I hope I’m doing this right…this next class proposes a new challenge for me: create new work weekly, whereas I’ve been going back to old habits. I’ll admit, it’s a bit of a scary concept I’d like to think that I’m thrifty in how I shoot, but also, I just didn’t do a lot of shooting this summer. I just developed Thursday a roll that has been in my camera since mid-June. Can I shoot a roll of film a week, and, in being forced to present at least three new images weekly, how much will my quality suffer, especially if I’m pressed for time elsewhere? I’m halfway through a roll of Provia, but I don’t want to waste that roll to the needs of expediency, plus it would take nearly a week just to get it processed. I’ve thought about cutting 36-exposure rolls in half, I’ve thought about a 100ft bulk roll of Fomapan or Kentmere, I’ve been comparing prices back and forth. A 100ft roll of Tri-X is $50 more than a roll of HP5. Wow. With Tri-X, it’s almost exactly the same price between a 100ft roll and the same number of feet in 24-exposure rolls, 36-exposure rolls are cheaper than a bulk roll; and you don’t have to load the cartridges yourself. I eventually found some newly-expired T-Max 400 in 24-exposure rolls for not too bad a price, since it was there I decided to go with it; I don’t think I’ll feel as bad burning through rolls of T-Max.
I was trying to figure out just how I got a light leak across four out of the first five exposures, I think that it must have happened after I took that fifth picture, and it must have happened on the right (take-up) side of the camera: the light leak is in the same spot on each picture and the effect is lighter counting back from #5. I’d be disappointed (and probably should find some gaffers’ tape anyway), except that it literally happened only on the pinhole shots, and I suppose that gives them just a bit more of that authentic lo-fi aesthetic. As for the others, some friends of ours from Ohio were in town, and I like taking pictures of my friends, especially when I haven’t seen some of them for 6-7 years.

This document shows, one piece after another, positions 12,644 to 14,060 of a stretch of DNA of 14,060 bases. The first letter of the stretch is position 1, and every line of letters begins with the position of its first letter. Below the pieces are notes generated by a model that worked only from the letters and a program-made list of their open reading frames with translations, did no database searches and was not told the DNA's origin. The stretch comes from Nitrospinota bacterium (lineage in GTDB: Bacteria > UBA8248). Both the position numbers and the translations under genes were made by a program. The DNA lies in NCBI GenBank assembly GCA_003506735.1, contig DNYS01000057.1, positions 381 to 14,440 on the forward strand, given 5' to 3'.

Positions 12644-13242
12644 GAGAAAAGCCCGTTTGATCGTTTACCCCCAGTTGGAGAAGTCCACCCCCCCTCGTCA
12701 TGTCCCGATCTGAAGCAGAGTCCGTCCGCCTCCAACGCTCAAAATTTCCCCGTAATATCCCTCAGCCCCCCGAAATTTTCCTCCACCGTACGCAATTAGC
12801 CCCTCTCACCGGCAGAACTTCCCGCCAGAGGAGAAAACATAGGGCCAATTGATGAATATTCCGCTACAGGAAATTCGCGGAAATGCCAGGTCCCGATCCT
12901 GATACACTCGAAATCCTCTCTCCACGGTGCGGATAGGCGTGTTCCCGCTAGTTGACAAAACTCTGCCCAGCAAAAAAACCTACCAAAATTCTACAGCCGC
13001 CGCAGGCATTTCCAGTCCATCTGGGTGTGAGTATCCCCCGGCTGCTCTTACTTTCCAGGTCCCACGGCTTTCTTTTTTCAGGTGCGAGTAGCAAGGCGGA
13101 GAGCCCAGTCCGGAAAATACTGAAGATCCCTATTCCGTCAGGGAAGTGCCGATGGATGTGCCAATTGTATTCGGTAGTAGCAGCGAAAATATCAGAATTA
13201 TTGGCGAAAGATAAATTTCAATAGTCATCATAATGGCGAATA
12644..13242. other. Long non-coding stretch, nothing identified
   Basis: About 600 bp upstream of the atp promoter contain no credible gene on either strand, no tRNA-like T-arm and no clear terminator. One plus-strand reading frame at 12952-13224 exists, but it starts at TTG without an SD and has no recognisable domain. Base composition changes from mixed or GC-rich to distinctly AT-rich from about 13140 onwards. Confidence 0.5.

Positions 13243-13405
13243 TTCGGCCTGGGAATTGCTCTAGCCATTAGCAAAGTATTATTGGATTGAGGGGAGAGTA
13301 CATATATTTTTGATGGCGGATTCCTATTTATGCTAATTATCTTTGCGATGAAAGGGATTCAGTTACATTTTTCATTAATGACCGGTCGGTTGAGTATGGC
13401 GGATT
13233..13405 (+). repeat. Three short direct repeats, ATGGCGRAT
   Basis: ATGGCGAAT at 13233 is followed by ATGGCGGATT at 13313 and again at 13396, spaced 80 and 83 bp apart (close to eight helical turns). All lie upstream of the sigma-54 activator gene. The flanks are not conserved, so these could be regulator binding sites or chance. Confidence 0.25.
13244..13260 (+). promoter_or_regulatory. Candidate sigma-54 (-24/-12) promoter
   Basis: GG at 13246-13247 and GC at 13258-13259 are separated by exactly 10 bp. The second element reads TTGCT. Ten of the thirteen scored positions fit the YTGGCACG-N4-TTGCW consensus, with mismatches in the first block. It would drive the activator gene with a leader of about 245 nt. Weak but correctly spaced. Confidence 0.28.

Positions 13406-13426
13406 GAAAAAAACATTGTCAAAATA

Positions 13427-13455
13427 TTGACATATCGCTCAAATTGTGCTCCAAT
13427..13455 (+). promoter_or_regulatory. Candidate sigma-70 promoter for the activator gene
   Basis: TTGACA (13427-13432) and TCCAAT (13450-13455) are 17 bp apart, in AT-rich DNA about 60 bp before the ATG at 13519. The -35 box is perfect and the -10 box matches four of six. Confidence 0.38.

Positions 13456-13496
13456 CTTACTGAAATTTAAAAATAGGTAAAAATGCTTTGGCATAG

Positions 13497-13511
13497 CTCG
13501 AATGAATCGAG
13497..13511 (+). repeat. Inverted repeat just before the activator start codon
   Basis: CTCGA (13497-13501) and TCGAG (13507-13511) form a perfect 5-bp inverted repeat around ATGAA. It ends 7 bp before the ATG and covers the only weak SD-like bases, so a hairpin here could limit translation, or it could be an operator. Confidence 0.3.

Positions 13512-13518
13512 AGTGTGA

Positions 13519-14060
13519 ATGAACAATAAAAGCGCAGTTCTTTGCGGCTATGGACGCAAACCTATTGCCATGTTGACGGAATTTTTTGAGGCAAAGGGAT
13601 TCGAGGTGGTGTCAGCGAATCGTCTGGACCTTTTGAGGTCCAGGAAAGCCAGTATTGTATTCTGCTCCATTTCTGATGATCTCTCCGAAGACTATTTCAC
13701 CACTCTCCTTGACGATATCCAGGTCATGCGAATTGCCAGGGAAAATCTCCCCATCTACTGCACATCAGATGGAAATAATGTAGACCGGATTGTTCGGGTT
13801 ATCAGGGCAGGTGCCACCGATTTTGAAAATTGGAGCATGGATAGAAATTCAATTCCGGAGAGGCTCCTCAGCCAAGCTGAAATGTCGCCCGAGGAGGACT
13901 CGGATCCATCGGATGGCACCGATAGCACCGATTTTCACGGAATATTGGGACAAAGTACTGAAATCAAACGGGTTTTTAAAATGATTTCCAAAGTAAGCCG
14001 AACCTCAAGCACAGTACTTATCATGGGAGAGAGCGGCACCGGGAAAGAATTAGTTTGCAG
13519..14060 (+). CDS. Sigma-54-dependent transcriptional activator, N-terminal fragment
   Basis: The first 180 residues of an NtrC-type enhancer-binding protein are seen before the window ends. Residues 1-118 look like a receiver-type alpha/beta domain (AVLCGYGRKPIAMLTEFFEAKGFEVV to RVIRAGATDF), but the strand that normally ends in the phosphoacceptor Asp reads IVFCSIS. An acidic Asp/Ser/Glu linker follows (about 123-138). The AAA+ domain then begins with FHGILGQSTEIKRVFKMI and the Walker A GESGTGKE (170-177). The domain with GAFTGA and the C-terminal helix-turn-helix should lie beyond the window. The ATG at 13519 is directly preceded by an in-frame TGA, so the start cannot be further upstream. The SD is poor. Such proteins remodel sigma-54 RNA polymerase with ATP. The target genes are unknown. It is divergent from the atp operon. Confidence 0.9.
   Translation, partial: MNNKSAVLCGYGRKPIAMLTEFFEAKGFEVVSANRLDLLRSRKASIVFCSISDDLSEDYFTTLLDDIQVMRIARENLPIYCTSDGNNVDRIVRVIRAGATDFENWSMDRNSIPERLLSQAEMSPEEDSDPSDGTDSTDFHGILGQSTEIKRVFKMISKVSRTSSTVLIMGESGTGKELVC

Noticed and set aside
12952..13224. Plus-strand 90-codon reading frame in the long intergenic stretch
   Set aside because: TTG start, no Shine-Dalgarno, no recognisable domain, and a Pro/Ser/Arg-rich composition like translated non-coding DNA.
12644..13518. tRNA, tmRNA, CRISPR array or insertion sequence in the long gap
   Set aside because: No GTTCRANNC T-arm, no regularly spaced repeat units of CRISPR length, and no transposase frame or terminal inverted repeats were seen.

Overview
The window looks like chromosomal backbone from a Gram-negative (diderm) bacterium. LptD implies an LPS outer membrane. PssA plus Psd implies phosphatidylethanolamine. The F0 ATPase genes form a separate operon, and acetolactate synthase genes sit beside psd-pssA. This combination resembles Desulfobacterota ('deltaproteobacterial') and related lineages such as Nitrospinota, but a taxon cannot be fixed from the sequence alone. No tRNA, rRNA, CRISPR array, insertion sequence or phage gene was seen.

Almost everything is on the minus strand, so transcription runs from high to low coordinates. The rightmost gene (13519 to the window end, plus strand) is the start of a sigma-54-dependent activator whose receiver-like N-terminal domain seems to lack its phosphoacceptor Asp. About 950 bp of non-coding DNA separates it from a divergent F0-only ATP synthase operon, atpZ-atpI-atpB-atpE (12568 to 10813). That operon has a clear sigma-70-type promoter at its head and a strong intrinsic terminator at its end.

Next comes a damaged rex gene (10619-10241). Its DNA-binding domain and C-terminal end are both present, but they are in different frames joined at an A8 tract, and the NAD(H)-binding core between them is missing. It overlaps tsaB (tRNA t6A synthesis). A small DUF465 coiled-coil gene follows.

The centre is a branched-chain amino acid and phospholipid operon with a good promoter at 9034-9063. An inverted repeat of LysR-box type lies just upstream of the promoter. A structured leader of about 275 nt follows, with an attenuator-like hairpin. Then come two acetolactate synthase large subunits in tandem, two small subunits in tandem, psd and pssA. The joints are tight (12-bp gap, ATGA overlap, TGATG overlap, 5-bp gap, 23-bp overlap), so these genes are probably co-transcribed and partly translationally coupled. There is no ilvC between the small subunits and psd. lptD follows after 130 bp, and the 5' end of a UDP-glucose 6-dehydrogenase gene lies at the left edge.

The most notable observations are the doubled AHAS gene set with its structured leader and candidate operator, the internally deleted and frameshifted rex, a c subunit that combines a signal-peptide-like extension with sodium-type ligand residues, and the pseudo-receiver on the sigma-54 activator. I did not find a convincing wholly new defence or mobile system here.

Someone else who likes making pictures of his friends is artist and photographer Chuck Close (at least according to this site), and so I give you his daguerreotype portrait of minimalist composer Philip Glass:
Philip Glass, Stage II – Chuck Close
Philip Glass, Philip Glass, Philip Glass, Philip Glass, Philip Glass, Philip Glass, Philip Glass, Philip Glass, Philip Glass, Philip Glass, Philip Glass, Philip Glass, Philip Glass, Philip Glass, Philip Glass, Philip Glass, Philip Glass, Philip Glass, Philip Glass, Philip Glass…
I remember seeing the documentary of Close working with the 20×24 Polaroid, but I’m not sure I’d seen his daguerreotypes before, that was a real treat for me looking at them in class. I love to see the old photographic processes alive and well after 150+ years: it’s a ray of hope that the most tedious and expensive (and best-looking) photographic processes still survive in the modern blink-and-it’s-gone digital world. I chose the Philip Glass portrait because being a composer myself, I like seeing the masters of my craft celebrated in a larger sense, by those outside the music world, and Philip Glass is one of the only living composers who is fairly well-known and recognizable to a lot of non-musicians.
Close’s work is meaningful to me also because it is transformative: here is a man who started out started out as a painter focusing on portraits, who has embraced the more modern world by using technology, yet he chose the most outdated process of them all. As his paintings were gigantic, so too can these large format images be increased to truly tremendous size with almost infinite detail. It’s also a redemptive concept how physical limitations and life circumstances don’t have to end who we are.
Close has been presenting portraits of Glass for some 35 years now, and it’s fascinating to see how he’s physically changed over the years. Max Reger once said that pigs and composers only come into their own after they’re dead. Glass is now nearly 80 years old, and while he’s not quite there yet, looking at this new portrait while remembering the old one makes me more conscious of the fact that no one is here forever. Yet here is a composer whose style is instantly recognizable and oft-imitated, one of the most successful modern classical composers, and here is his image preserved for future generations, just as we have portraits of Bach, Beethoven, Brahms, and countless others. May the music last in people’s memories even longer than his image. In Close’s portrait, I see a man approaching immortality.
This post was written while listening to Songs from Liquid Days.